The 5 Best (and 5 Worst) Futurama Episodes

By Rob Bricken in Daily Lists, TV
Friday, March 13, 2009 at 5:04 am
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By Rob Bricken and Chris Cummins


Since making its debut a decade ago, Futurama has surpassed The Jetsons and Galaxy High School to become the funniest sci-fi cartoon ever. Series creator Matt Groening gets the bulk of the credit for making the show so entertaining, but Futurama's true strengths are its cadre of gifted voice actors and a scary smart writing staff who can make jokes about physics that are both funny and scientifically accurate. It's been well documented how Fox's constant scheduling changes doomed the show to an early grave. But, like Star Trek before it, fan outcry was so great that it was given a second chance and reborn as a series of four straight-to-DVD films. While the last of these -- the recently released Into the Wild Green Yonder -- offers a fitting finale to the Futurama saga, rumblings are that we'll be seeing the Planet Express crew back on TV again soon. Until then, let's check out this list of the show's best and worst episodes.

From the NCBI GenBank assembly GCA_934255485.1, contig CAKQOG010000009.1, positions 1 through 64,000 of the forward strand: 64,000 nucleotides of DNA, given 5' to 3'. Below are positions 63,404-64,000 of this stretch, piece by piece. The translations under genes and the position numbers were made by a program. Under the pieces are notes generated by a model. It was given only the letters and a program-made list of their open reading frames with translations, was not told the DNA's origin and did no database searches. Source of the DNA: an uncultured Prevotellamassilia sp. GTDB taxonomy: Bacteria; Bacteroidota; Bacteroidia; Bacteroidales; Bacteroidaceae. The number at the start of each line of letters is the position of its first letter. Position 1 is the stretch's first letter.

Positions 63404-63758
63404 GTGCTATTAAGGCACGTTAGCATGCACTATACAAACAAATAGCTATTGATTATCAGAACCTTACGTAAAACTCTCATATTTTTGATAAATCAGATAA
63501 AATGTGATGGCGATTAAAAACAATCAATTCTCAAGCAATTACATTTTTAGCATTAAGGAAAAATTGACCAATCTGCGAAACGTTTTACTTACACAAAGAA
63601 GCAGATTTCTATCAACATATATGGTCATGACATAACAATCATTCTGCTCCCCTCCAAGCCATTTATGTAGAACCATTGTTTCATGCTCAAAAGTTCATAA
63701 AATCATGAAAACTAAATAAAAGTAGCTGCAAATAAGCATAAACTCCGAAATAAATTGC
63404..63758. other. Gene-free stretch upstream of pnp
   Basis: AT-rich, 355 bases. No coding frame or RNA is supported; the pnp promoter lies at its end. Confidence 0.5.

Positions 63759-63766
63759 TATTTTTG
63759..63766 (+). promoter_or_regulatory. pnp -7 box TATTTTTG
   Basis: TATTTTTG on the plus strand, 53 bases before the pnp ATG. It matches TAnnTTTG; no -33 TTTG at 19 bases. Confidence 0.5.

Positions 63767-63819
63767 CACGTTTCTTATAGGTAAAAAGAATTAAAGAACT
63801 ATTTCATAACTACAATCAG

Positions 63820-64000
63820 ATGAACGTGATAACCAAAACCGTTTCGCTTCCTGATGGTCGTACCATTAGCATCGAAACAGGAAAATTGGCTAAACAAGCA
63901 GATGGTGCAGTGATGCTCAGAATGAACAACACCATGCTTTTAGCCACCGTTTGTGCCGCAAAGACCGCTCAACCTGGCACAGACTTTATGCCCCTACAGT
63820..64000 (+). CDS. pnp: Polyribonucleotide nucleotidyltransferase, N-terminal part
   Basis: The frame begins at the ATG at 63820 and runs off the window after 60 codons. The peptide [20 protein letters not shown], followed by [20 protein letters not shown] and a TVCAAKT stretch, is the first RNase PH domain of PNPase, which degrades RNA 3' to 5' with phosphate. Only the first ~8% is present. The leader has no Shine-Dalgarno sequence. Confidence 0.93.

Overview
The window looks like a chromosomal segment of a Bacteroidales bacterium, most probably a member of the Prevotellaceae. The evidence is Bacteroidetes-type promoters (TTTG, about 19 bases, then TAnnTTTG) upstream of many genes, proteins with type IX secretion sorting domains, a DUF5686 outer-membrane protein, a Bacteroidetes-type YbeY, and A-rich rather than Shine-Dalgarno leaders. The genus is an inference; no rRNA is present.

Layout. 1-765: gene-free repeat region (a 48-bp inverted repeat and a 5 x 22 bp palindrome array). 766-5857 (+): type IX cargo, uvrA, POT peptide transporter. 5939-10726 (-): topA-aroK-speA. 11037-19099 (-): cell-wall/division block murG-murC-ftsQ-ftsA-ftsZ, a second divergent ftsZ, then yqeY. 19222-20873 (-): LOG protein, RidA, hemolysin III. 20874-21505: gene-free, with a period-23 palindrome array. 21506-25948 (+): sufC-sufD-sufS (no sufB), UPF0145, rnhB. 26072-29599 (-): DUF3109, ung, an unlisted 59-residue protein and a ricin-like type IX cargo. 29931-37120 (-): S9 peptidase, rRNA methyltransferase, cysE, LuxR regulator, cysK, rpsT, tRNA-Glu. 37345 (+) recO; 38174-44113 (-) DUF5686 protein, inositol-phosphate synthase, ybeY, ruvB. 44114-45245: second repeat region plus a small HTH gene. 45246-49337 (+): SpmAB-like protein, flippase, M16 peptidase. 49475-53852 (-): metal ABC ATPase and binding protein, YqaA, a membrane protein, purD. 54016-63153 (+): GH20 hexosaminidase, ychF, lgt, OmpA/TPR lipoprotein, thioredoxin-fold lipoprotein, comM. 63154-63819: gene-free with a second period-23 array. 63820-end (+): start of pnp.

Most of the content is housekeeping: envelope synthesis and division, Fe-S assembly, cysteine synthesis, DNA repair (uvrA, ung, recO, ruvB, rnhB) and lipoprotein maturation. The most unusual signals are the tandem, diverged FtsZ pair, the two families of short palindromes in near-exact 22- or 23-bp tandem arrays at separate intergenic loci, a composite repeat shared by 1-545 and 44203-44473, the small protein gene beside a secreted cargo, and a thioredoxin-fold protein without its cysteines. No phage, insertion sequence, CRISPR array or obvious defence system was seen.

5) Roswell That Ends Well


What it's about: A freak microwave accident sends the Planet Express back to 1947 and Roswell, New Mexico, where Zoidberg is captured by the military and a disassembled Bender a U.F.O. As the crew tries to recover their friends, Fry tries to keep his imbecilic grandfather long enough to sire his father, which only results in home getting caught in an atomic bombs test. Fry, jubilant to find himself still existing, has sex with his grandmother in celebration, and thus becoming his own grandfather.